Previous investigators, whom Todd scrupulously acknowledges, have focused, she argues, on London and on urban communities such as Preston and the Potteries with a strong tradition of working wives—or on the world beyond work.
In Thomas Cannon’s 1749 pamphlet Ancient and Modern Pederasty Investigated and Exemplify’d, the author recounts a chance meeting with a ‘too polish’d Pederast’ who, ‘attack’d upon the Head, that his Desire was unnatural, thus wrestled in Argument; Unnatural Desire is a Contradiction in Terms; downright Nonsense.
In Women in Business, 1700–1850, Nicola Phillips has produced a dense and absorbing study of (British) women in business. In line with contemporary usage she employs a capacious definition of ‘business’ to consider the range, nature, and discursive representations of women’s economic activities.
James M. Smith’s book, Ireland’s Magdalen Laundries and the Nation’s Architecture of Containment (2007) fills a significant gap in research about the Magdalen laundries and their impact on Irish society. Frances Finnegan’s Do Penance or Perish (2001) has also tackled the subject, but her study is confined to the Good Shepherd asylums that operated in Ireland.
Professor Abrams has written a profound and illuminating study of a relatively-isolated, but not inward-looking, community which has been perceived by outsiders as a quintessentially masculine society and yet which was, at least until the 1960s, very much ‘a woman’s world’.
The issues and themes concerning the state and its rulers have until quite recently dominated the historiography of Mughal India. While some scholars argue for the centralized character of the Mughal state, others have pointed out its contested and negotiated nature. More recent scholars have come up with studies that underline the fluidity of the state.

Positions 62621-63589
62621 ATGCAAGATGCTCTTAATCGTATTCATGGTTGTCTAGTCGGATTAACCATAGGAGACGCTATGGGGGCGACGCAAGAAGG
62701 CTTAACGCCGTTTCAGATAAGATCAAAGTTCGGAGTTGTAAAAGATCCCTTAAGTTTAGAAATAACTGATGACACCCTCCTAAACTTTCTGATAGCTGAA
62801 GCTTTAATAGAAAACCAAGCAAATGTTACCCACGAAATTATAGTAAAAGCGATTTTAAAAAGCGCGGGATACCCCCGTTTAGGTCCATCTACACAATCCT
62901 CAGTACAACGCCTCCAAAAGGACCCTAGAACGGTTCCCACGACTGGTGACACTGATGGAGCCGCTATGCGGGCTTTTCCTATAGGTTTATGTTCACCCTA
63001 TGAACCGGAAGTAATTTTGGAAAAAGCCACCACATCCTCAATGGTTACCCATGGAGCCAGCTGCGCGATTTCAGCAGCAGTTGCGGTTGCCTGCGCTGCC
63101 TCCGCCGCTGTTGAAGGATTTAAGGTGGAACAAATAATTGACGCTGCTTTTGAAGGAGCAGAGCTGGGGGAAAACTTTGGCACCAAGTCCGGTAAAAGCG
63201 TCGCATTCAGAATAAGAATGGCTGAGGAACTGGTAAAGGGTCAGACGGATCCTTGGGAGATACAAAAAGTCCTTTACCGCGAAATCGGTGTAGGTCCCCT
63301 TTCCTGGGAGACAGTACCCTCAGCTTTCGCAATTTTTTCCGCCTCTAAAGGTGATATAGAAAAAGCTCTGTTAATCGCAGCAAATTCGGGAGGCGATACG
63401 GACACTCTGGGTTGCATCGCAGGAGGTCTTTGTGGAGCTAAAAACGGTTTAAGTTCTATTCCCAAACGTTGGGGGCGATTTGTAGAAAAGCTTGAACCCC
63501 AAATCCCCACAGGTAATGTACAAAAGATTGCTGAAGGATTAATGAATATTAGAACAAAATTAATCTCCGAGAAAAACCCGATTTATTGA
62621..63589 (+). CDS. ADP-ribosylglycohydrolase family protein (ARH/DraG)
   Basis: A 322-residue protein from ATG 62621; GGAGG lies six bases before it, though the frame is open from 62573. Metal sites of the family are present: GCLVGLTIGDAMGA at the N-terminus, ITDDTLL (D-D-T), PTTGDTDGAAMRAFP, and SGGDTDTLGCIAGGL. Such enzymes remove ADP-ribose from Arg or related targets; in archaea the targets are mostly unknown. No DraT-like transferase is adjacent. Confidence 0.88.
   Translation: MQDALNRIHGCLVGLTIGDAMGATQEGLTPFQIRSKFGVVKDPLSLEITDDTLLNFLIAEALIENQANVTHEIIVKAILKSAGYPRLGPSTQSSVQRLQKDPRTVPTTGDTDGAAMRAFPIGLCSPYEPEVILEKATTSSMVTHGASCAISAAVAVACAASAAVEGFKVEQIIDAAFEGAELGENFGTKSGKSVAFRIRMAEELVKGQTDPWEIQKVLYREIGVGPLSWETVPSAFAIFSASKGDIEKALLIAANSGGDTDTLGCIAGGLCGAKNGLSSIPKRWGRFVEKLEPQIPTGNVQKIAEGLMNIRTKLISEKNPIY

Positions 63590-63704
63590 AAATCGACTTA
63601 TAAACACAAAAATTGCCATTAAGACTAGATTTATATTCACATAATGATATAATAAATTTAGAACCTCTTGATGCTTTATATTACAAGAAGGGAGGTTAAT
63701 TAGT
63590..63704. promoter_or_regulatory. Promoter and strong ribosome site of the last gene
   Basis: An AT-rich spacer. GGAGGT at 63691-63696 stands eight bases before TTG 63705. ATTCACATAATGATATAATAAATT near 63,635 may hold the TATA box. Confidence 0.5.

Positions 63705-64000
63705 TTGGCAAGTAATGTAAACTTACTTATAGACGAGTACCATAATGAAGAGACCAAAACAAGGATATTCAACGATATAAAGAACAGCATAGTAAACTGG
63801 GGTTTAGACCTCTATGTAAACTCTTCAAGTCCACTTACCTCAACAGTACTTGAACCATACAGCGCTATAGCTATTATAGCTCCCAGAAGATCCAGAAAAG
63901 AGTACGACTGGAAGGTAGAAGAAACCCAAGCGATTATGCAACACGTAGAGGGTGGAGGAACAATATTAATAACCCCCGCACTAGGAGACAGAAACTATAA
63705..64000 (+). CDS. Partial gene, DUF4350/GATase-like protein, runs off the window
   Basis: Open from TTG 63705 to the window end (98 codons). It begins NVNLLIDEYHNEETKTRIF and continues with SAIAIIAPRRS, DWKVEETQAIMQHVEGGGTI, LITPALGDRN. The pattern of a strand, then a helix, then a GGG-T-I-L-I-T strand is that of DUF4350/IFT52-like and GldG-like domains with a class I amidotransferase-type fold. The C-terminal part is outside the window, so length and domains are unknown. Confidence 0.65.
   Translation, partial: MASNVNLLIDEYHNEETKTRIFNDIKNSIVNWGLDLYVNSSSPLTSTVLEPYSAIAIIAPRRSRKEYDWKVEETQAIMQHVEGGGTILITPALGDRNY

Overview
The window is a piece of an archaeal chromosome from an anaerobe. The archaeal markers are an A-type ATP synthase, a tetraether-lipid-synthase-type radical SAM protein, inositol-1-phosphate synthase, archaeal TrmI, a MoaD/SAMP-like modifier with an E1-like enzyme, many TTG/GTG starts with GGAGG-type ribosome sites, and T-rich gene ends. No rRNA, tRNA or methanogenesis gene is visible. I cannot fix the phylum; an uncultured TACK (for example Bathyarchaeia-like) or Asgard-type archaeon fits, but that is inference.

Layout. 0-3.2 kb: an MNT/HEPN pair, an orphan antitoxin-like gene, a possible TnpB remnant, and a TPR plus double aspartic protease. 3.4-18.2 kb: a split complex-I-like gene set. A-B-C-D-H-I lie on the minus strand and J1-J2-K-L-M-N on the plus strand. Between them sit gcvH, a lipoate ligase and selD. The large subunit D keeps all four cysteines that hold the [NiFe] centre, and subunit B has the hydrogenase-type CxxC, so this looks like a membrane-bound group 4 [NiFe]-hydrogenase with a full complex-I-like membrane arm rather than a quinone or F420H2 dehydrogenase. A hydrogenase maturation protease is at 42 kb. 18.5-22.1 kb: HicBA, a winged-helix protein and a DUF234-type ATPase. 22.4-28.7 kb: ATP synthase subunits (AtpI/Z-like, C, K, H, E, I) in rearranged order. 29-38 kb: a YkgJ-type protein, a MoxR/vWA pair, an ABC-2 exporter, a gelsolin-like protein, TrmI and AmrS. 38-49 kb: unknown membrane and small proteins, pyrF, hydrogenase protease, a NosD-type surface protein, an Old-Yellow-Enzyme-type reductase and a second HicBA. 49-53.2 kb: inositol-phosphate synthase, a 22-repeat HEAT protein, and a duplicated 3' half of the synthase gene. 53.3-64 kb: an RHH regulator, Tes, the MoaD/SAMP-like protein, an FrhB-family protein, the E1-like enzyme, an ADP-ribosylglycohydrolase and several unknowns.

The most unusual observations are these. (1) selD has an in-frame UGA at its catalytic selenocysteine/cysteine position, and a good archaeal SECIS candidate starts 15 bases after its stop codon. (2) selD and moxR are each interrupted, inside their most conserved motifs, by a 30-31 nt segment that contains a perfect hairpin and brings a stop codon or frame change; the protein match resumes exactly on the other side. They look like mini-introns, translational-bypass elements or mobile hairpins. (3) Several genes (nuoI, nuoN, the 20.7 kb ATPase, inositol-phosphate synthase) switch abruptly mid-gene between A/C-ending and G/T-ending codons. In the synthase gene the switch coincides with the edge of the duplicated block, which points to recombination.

This is a ground-breaking social history of single men and women in England from the early to the mid-20th century. Up until recently, historians of the family have prioritised the experiences of those men and women who married and became parents.
I think I would like Gerald Shenk but I am not certain that I agree with him. I like the fact that he does not make any secret of where his allegiances lie.
Melissa R. Klapper’s Jewish Girls Coming of Age in America, 1860–1920 explores the identity of middle-class Jewish girls through use of a wide range of sources, including letters and diaries. This important contribution to the history of American Jews builds on previous work that has emphasized immigrants and working class families, the east coast, and urban centres.
Behind Enemy Lines is about the experiences of women and men who were recruited and trained by the British Special Operations Executive (SOE), and then infiltrated into France to undertake clandestine resistance operations such as sabotage.